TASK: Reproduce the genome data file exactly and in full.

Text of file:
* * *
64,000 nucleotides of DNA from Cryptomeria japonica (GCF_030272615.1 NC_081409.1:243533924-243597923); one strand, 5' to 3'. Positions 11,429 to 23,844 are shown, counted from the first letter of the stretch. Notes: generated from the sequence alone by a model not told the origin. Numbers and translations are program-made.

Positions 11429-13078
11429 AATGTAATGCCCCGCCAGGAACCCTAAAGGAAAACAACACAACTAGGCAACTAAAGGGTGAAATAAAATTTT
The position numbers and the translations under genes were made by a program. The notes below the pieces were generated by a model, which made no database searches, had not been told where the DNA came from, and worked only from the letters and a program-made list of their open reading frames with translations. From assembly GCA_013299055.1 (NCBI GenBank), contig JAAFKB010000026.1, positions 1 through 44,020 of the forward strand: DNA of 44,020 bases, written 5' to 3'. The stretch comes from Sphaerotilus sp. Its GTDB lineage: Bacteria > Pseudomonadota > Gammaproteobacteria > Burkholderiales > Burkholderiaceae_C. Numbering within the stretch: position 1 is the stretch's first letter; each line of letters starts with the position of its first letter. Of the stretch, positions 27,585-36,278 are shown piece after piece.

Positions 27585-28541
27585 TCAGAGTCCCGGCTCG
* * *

64,000 nucleotides of DNA from Cryptomeria japonica (GCF_030272615.1 NC_081409.1:243533924-243597923); one strand, 5' to 3'. Positions 11,429 to 23,844 are shown, counted from the first letter of the stretch. Notes: generated from the sequence alone by a model not told the origin. Numbers and translations are program-made.

Positions 11429-13078
11429 AATGTAATGCCCCGCCAGGAACCCTAAAGGAAAACAACACAACTAGGCAACTAAAGGGTGAAATAAAATTTT
The position numbers and the translations under genes were made by a program. The notes below the pieces were generated by a model, which made no database searches, had not been told where the DNA came from, and worked only from the letters and a program-made list of their open reading frames with translations. From assembly GCA_013299055.1 (NCBI GenBank), contig JAAFKB010000026.1, positions 1 through 44,020 of the forward strand: DNA of 44,020 bases, written 5' to 3'. The stretch comes from Sphaerotilus sp. Its GTDB lineage: Bacteria > Pseudomonadota > Gammaproteobacteria > Burkholderiales > Burkholderiaceae_C. Numbering within the stretch: position 1 is the stretch's first letter; each line of letters starts with the position of its first letter. Of the stretch, positions 27,585-36,278 are shown piece after piece.

Positions 27585-28541
27585 TCAGAGTCCCGGCTCG